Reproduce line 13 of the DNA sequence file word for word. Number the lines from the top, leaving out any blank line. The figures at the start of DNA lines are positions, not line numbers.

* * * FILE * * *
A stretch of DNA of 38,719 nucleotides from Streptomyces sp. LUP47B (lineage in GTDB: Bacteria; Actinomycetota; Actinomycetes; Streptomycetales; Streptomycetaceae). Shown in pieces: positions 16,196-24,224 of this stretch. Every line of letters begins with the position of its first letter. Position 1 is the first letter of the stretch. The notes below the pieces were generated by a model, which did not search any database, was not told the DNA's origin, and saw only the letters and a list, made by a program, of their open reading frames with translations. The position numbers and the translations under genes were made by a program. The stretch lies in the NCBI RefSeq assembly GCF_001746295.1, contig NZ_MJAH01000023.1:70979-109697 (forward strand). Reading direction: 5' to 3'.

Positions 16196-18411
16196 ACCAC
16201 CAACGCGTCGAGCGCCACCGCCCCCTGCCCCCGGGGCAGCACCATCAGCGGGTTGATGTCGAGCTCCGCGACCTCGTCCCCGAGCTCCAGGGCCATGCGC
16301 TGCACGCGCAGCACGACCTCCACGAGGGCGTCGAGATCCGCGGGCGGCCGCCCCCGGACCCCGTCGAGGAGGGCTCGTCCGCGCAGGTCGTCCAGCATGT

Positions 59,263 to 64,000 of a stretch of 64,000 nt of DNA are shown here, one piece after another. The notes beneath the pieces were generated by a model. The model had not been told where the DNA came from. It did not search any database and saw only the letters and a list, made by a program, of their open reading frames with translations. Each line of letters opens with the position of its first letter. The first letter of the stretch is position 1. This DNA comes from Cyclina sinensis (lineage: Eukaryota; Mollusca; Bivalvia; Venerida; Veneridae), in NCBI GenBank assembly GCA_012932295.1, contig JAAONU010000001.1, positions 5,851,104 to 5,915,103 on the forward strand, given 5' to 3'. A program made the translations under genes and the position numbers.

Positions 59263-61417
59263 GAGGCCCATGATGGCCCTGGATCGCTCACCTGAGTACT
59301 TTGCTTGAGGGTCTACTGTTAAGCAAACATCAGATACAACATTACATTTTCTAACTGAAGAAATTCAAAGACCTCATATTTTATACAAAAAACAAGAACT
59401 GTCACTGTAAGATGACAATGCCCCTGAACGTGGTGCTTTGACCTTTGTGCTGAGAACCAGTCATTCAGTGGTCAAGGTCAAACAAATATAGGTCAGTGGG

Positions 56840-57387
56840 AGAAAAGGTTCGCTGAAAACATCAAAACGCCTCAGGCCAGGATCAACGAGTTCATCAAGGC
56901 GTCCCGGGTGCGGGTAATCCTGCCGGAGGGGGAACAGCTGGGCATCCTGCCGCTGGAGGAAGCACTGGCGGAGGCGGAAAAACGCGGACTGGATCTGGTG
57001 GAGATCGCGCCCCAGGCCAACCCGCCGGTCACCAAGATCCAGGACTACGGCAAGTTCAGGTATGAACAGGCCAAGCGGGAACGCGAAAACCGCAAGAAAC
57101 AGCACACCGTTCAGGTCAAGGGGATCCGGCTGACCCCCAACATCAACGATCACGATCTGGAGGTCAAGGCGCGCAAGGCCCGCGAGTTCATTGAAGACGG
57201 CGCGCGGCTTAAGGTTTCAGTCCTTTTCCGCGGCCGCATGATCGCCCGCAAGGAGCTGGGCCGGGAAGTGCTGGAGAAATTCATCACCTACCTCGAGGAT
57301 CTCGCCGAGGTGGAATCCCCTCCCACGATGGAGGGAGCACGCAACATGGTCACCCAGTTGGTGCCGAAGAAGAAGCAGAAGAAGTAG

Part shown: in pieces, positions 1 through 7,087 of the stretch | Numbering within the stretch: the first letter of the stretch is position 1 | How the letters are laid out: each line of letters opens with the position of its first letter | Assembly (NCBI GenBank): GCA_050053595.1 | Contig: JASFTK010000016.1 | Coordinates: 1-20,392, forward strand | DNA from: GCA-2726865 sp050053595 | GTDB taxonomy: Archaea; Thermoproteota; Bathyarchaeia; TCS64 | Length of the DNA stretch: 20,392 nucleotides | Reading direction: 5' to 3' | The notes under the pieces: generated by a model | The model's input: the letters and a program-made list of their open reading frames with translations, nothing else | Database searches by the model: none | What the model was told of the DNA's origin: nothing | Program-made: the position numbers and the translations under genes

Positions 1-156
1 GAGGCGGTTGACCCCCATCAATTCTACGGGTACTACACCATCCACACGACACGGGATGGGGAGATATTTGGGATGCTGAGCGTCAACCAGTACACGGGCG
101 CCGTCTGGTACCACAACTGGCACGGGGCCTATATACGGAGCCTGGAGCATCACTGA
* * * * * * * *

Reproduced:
56901 GTCCCGGGTGCGGGTAATCCTGCCGGAGGGGGAACAGCTGGGCATCCTGCCGCTGGAGGAAGCACTGGCGGAGGCGGAAAAACGCGGACTGGATCTGGTG